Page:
High Level Reporting Mechanism
A channel to raise and quickly resolve alerts about suspected bribery or unfair business practices in public tenders
The High Level Reporting Mechanism (HLRM) enables alerts about suspected bribery or unfair business practices in public tenders to be raised and quickly resolved. Independent yet authoritative, it acts like an escape valve, defusing potential corruption-related issues before they cause damage.
Accusations of corruption in public works projects lead to delays, costly legal actions and a loss of credibility - not just for those involved in the project but for the government as a whole.
Developed by the Basel Institute on Governance, OECD and Transparency International, the HLRM is designed to meet private sector demands for a fast, independent and effective mechanism to address bribe solicitation by public officials. The concept is supported by the G20 and B20 business leaders around the world.
The Basel Institute on Governance and OECD offer comprehensive support to governments in developing, implementing and monitoring an effective HLRM. Contact the team for more information.
'Not a vaccine against corruption, but a very useful tool for clean procurement'
Gabriel Cifuentes, former Secretary of Transparency in the Office of the President in Colombia, talks about his experience in implementing the second High Level Reporting Mechanism, developed to ensure a clean procurement process for the construction of the Bogotá Metro. Find out more in the Colombia country case study below.
How High Level Reporting Mechanisms will benefit you
Good for governments
- Demonstrates high-level political commitment to fight corruption
- Sends a strong message that public procurement processes will be clean and fair
- Flexible and easy to set up within existing institutions
- Reinforces existing anti-corruption measures
- Deterrent effect makes bribery less likely and helps avoid damaging accusations and investigations
Good for business
- Fast, effective way to raise concerns
- Levels the playing field in public procurement processes
- Gives new players the confidence to bid for public projects, boosting competition and innovation
- Greater peace of mind regarding compliance
- Cuts delays in the procurement process and final awarding of the contract
Good for citizens
- Gives confidence that public resources are being used responsibly
- Public works contracts are more likely to be awarded to the bidder offering the best value for money
- Smooth procurement process means projects should start on schedule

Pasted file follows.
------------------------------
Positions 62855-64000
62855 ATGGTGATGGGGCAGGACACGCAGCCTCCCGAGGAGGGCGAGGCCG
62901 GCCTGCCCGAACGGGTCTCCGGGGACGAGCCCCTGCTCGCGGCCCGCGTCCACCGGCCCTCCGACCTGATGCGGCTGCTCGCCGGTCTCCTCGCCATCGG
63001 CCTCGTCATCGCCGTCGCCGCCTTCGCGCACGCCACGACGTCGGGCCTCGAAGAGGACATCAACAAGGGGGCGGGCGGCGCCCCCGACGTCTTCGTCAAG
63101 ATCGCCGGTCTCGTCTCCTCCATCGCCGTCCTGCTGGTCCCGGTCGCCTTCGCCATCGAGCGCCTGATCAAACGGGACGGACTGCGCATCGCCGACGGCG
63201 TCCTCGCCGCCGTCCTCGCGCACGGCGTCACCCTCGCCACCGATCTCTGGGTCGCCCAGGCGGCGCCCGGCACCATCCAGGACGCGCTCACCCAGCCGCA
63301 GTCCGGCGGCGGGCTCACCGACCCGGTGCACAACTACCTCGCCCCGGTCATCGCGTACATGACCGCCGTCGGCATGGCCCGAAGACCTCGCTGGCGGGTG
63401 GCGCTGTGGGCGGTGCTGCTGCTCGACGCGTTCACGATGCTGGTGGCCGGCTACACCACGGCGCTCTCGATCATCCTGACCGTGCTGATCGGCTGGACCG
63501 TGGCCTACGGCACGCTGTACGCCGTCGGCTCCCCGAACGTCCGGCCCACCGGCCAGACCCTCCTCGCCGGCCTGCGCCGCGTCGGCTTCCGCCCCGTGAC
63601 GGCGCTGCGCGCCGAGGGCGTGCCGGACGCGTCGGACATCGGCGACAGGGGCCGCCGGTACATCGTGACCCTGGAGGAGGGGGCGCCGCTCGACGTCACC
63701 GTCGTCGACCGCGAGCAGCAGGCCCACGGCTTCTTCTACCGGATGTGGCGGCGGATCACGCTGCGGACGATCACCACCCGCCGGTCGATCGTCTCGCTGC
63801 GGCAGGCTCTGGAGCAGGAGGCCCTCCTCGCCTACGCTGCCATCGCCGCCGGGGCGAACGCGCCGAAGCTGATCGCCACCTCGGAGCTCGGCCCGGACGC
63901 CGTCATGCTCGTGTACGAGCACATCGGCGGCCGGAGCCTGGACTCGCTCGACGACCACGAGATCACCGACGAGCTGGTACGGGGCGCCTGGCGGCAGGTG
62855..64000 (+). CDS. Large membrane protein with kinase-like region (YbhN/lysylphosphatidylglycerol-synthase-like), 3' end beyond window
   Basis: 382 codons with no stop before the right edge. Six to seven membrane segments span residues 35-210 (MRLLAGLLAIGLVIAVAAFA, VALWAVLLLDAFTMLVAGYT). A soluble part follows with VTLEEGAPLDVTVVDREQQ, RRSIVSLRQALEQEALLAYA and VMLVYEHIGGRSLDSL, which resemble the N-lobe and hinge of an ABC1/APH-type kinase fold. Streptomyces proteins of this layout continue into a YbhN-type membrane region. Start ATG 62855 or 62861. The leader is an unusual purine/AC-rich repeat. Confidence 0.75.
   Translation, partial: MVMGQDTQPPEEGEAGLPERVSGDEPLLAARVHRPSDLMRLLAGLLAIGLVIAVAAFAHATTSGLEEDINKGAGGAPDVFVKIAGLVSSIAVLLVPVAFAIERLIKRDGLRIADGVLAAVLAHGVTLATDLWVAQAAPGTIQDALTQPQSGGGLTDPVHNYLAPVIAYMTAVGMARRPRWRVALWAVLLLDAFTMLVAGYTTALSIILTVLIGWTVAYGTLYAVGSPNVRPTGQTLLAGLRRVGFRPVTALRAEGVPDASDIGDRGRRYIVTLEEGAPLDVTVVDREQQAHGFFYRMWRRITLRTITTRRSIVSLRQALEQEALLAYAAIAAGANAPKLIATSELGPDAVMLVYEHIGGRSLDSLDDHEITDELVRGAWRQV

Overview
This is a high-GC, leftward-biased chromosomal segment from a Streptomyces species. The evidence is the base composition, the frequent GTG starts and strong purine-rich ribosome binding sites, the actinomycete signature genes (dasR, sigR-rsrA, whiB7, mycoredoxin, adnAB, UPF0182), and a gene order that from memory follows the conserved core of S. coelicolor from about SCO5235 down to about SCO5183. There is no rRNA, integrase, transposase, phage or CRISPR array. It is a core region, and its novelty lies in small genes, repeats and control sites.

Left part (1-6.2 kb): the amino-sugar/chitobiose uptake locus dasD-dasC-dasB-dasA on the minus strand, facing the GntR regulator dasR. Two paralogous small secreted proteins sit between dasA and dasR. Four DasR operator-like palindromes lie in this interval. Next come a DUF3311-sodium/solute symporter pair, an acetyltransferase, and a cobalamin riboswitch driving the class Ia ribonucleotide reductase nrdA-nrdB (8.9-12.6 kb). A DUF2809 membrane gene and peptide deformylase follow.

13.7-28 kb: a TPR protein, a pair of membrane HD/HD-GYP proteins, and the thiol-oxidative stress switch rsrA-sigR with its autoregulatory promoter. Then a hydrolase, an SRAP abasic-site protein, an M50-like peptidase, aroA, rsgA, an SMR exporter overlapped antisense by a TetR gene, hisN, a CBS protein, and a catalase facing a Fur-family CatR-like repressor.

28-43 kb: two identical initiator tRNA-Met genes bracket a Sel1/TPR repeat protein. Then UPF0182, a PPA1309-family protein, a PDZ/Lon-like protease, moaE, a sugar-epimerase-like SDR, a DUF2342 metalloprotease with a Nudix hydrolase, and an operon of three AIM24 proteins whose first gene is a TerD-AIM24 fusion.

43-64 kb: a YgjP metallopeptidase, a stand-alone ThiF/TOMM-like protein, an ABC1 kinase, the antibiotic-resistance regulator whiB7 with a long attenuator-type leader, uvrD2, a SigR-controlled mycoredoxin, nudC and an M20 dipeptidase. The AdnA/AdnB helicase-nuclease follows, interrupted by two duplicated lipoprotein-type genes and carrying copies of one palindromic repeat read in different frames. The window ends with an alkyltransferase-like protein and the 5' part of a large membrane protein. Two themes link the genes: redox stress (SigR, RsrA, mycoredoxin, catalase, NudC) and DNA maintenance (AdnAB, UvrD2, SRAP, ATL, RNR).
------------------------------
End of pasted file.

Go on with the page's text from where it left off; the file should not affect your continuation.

- If appropriate, HLRMs can allow for citizens or civil society groups to raise alerts
- Less likely that public funds will be needed to pay for lengthy legal investigations into corruption
HLRM in practice
Country case studies
Colombia has led the way in adopting and expanding the HLRM concept. It developed the first HLRM in 2013 to ensure a smooth and fair public tender process for the national 4G road infrastructure project.
Argentina launched an HLRM in January 2018. In the pilot phase launched in April 2018, it applied to public-private partnership (PPP) contracts under a National Highways Directorate (Dirección Nacional de Vialidad, DNV) project to develop 7,500 km of new highways and safe routes.
Ukraine’s Business Ombudsman Council (BOC) is now the primary channel for companies to report unfair business practices. It was formally established in May 2015 as a result of discussions with various stakeholders.
The Government of Panama originally envisaged the HLRM to apply to tenders in the infrastructure, but in 2015, decided to change the focus and apply the HLRM to oversee public procurement by the national Social Security Fund.
How the HLRM works
The concept is simple and designed to be tailored to each country and project.
Representatives of the public sector, business and civil society contribute to designing a HLRM that meets the needs of all stakeholders.
The HLRM is simple to implement in new or existing projects. It complements existing anti-corruption measures and is not weighed down by bureaucracy.
Stakeholders can raise alerts of potential bribery situations through secure, easily accessible channels.
The designated independent panel of experts quickly analyses the alert and gathers all necessary information.
Through open discussion and mediation with all relevant actors, the issue is resolved with minimal loss of time and money.
The project can then continue smoothly, with enhanced levels of trust between public and private stakeholders.
As an independent mechanism with a close-up view of corruption issues in public tenders, the HLRM is a useful source of analysis and advice for governments.